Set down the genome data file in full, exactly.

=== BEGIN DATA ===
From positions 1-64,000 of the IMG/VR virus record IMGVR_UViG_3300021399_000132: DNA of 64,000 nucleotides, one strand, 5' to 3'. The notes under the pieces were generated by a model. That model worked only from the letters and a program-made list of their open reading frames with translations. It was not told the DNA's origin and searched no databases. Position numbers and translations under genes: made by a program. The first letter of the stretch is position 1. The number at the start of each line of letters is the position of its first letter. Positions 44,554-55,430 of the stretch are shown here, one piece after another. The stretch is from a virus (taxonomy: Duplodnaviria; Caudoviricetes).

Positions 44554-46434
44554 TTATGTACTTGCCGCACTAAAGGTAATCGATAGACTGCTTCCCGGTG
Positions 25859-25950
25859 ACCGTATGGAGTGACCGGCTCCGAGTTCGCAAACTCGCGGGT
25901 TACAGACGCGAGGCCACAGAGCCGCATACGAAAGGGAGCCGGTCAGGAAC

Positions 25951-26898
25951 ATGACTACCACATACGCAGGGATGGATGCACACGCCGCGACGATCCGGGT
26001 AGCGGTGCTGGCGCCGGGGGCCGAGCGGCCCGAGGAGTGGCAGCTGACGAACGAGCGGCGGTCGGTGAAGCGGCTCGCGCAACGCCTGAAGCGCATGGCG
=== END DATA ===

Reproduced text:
From positions 1-64,000 of the IMG/VR virus record IMGVR_UViG_3300021399_000132: DNA of 64,000 nucleotides, one strand, 5' to 3'. The notes under the pieces were generated by a model. That model worked only from the letters and a program-made list of their open reading frames with translations. It was not told the DNA's origin and searched no databases. Position numbers and translations under genes: made by a program. The first letter of the stretch is position 1. The number at the start of each line of letters is the position of its first letter. Positions 44,554-55,430 of the stretch are shown here, one piece after another. The stretch is from a virus (taxonomy: Duplodnaviria; Caudoviricetes).

Positions 44554-46434
44554 TTATGTACTTGCCGCACTAAAGGTAATCGATAGACTGCTTCCCGGTG
Positions 25859-25950
25859 ACCGTATGGAGTGACCGGCTCCGAGTTCGCAAACTCGCGGGT
25901 TACAGACGCGAGGCCACAGAGCCGCATACGAAAGGGAGCCGGTCAGGAAC

Positions 25951-26898
25951 ATGACTACCACATACGCAGGGATGGATGCACACGCCGCGACGATCCGGGT
26001 AGCGGTGCTGGCGCCGGGGGCCGAGCGGCCCGAGGAGTGGCAGCTGACGAACGAGCGGCGGTCGGTGAAGCGGCTCGCGCAACGCCTGAAGCGCATGGCG